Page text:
When we study insects, we constantly struggle to observe extremely small organs. In a study published in the Journal of Insect Science, researchers at the University of Florida have found that while old technology is still valuable, the newer methods of micro-CT scanning and laser ablation tomography offer some unique advantages.
They wanted to better understand the structure of the mycangia of ambrosia beetles. Mycangia are hollow structures within the bodies of ambrosia beetles that carry the fungus that pioneering beetles need to grow their food in a newly established gallery. As the beetles chew tunnels through wood, the fungus they carried begins to grow within the wood, and this is what the beetles eat. However, a simple challenge in studying ambrosia beetles is their size: At most they grow to just a few millimeters in length, and thus a mycangium may measure just a few tenths of a millimeter across.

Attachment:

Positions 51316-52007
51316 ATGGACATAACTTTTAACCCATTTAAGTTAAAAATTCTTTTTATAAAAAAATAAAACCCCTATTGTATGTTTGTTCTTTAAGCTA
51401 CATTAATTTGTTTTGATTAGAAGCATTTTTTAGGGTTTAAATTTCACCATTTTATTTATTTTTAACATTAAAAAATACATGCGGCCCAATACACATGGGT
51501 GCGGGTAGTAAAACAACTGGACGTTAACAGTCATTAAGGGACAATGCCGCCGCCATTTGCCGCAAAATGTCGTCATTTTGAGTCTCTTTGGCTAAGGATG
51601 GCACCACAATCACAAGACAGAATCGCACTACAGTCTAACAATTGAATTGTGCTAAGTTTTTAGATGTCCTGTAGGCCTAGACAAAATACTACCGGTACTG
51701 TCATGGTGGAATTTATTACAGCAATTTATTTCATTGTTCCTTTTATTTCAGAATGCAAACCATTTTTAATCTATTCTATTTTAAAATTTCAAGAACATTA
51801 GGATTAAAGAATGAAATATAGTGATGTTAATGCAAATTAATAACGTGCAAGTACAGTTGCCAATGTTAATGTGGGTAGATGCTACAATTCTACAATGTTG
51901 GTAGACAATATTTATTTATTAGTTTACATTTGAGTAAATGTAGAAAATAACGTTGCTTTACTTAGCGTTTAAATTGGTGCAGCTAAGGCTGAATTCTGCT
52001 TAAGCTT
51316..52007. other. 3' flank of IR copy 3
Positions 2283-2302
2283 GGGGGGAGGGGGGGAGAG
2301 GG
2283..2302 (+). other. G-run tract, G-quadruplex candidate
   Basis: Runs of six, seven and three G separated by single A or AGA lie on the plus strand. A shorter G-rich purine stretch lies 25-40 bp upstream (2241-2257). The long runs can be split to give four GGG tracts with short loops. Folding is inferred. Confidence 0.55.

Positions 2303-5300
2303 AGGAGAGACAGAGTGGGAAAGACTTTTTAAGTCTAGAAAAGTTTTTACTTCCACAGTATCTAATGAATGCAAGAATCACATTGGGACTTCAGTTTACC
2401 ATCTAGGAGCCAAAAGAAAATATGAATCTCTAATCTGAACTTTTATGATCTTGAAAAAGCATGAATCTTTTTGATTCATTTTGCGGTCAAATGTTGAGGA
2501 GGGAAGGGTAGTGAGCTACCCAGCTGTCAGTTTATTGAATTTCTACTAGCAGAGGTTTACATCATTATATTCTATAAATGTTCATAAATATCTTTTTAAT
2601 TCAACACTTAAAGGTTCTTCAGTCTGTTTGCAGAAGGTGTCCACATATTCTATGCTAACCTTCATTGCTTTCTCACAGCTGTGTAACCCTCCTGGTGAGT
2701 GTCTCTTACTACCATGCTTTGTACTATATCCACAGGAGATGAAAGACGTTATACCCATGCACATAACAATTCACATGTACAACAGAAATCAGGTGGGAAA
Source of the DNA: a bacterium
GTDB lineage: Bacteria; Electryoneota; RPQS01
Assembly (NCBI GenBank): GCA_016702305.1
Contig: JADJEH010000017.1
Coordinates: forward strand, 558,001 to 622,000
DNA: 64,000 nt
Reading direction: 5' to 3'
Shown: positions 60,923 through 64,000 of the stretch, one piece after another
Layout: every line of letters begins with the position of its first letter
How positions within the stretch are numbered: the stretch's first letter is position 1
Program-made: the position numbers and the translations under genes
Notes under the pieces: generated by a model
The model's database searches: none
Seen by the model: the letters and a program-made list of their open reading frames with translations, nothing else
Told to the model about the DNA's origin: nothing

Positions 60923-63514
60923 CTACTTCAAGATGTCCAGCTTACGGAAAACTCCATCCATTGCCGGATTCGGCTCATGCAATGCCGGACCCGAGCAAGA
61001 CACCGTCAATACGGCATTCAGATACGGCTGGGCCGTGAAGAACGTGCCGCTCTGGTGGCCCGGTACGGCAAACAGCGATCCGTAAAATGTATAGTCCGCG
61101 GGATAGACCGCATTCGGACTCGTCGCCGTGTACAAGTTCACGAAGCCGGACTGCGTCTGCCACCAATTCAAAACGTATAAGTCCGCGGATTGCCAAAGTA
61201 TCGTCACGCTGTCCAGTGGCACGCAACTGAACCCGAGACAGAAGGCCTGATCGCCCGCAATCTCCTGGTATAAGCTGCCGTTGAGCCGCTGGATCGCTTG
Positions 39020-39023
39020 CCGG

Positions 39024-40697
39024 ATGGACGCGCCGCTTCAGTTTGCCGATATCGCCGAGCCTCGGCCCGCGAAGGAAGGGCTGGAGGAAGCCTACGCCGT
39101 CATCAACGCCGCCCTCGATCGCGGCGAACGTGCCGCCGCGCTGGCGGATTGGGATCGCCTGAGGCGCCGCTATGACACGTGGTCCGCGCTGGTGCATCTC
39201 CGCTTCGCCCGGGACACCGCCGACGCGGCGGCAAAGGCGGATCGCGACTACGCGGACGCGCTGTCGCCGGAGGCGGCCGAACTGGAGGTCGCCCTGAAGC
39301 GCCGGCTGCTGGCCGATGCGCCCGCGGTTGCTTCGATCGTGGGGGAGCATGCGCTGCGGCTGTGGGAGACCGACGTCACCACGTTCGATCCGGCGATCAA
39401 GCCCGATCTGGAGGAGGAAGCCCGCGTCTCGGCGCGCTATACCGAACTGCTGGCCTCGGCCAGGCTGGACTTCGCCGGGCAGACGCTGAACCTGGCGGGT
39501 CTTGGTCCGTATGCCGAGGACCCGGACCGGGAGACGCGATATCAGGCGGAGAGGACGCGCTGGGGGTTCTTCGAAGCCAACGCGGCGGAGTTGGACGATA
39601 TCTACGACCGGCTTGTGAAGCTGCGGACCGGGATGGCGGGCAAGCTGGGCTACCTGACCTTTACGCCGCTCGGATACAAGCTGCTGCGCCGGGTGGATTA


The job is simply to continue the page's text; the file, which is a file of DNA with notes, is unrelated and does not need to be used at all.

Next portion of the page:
Newer imaging methods such as micro-CT scanning and laser ablation tomography produce 3D computer models of these small organs. Micro-CT, in particular, stood out for several reasons. It is a very fast process that allowed them to see three-dimensional structures in reference to other internal structures. It also left specimens intact and available for other forms of study whereas other methods require the destruction or disassembly of the sample. Read more about this study at Entomology Today.